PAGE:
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>The 2009 Boston Globe-Horn Book Awards

>have been announced.

Roger Sutton About Roger Sutton

Roger Sutton has been the editor in chief of The Horn Book, Inc, since 1996. He was previously editor of The Bulletin of the Center for Children's Books and a children's and young adult librarian. He received his M.A. in library science from the University of Chicago in 1982 and a B.A. from Pitzer College in 1978. Follow him on Twitter: @RogerReads.



  1. Anonymous says:

    >Congrats on your honor books not overtaking the true winners. It seems like that has become something the BG-HB Awards can be counted on doing– recognizing the truly great that have gotten short shrift from other awards.

  2. Jennifer Schultz says:

    >That is an excellent list. I like Almost Astronauts very, very much. However, there was one thing that puzzled me about the book….although the book does discuss women’s success in the space program after the 13 astronauts, there was no mention of the women who have given their lives in service to the space program. I don’t think there was any mention of Christa McAuliffe and the Teacher in Space program. In fact, there was a picture of one of the women who died in the latest shuttle tragedy (I apologize for not remembering her name), but no mention of her death. I just found that somewhat odd…just wondering if there was a reason. There wasn’t a need to dwell on it, of course, but I just wondered at the omission.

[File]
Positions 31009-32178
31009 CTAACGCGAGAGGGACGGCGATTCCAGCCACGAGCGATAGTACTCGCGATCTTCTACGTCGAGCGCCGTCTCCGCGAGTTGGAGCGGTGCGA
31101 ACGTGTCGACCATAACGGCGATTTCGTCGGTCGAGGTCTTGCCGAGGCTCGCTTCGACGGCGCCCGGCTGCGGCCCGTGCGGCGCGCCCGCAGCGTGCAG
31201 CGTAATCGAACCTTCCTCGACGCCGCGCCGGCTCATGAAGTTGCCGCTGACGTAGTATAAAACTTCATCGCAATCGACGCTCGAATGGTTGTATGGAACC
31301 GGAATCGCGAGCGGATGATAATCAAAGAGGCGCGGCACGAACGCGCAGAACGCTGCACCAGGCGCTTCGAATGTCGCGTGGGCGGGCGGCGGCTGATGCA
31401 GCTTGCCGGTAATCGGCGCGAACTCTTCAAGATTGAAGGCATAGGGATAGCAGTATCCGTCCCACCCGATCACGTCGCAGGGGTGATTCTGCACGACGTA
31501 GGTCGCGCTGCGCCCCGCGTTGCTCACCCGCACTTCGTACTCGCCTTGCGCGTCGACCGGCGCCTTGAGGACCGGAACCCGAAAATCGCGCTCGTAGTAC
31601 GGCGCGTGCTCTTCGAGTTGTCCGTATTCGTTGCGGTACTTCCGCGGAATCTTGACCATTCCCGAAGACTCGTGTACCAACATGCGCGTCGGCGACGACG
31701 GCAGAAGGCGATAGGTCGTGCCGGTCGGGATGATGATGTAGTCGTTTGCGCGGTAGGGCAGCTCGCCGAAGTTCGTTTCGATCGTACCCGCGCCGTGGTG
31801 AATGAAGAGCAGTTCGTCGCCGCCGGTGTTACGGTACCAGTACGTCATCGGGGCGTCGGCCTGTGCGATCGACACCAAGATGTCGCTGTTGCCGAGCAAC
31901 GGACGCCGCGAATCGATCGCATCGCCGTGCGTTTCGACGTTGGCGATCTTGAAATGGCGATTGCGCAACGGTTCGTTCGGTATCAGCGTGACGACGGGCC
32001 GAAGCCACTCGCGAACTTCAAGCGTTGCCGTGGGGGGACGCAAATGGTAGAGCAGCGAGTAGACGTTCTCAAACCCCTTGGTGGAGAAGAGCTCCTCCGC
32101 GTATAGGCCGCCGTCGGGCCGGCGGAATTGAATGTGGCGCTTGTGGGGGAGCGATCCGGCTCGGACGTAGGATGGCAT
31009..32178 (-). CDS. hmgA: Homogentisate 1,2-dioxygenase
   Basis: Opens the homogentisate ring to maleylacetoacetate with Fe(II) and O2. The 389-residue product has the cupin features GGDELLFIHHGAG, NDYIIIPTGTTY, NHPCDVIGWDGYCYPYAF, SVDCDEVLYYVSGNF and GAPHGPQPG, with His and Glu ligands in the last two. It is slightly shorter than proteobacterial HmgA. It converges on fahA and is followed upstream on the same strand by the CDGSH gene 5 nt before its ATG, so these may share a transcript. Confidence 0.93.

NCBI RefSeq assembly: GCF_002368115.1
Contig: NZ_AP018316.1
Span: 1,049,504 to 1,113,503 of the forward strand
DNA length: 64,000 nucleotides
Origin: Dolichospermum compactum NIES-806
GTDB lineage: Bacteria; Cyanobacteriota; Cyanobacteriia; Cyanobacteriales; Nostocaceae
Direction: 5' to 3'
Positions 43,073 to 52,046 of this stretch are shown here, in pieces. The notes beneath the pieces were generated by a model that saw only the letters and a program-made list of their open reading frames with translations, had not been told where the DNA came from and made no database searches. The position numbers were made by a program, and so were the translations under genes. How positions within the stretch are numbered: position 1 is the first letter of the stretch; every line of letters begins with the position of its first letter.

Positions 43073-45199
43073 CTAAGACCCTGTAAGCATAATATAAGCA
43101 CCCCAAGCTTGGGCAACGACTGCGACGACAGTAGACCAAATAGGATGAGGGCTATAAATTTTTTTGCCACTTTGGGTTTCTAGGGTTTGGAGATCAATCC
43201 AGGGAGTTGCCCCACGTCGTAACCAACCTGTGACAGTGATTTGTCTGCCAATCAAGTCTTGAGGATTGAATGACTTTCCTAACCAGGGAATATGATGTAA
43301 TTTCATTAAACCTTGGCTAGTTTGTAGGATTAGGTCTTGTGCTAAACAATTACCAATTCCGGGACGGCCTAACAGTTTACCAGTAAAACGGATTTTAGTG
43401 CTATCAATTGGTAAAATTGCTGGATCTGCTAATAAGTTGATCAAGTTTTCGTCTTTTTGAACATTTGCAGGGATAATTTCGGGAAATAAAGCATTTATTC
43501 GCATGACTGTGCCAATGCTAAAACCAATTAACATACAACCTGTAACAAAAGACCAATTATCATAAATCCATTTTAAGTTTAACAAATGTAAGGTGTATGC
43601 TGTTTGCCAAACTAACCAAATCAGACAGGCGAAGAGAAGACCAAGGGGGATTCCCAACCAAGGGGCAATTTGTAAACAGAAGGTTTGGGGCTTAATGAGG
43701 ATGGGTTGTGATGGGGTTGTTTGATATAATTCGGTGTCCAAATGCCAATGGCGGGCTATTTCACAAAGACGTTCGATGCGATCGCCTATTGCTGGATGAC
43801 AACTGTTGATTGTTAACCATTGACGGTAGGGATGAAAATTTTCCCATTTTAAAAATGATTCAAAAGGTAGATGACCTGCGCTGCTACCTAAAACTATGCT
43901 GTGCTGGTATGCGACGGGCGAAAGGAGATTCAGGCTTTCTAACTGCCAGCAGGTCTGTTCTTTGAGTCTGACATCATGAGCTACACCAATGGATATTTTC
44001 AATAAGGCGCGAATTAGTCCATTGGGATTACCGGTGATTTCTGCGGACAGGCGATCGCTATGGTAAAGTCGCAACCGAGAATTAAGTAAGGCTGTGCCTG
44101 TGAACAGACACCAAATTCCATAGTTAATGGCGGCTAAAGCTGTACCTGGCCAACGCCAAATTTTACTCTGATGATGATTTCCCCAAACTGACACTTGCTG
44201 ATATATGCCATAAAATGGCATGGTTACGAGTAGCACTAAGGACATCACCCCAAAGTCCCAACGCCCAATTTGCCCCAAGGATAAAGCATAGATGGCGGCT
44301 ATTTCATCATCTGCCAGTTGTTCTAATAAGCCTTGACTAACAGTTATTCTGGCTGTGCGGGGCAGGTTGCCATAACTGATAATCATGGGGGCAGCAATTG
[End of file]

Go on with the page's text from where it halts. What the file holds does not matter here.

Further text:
3. Elaine Marie Alphin says:

    >A truly noteworthy list. I'm especially happy to see the recognition for Nation, a book that entertains readers while encouraging them to think about what constitutes national identity as well as personal responsibility and integrity.

  4. Anonymous says:

    >I'll bite. Almost Astronauts, though it demonstrates strong research and tells a good story, is full of sloppy writing: subject/verb disagreements, sentence fragment after sentence fragment, sentences beginning too often with "and," and "but," choppy paragraphs, and frequent unclear pronoun antecedents. I don't get it.

  5. Anonymous says:

    >I haven't seen the women astronauts book so perhaps this question is out of order. But I do wonder – is there any mention in it of the first Russian astronaut – Valentina Tereshkova? She preceded the US women by many years. There was a children's book called something like I AM SEAGULL

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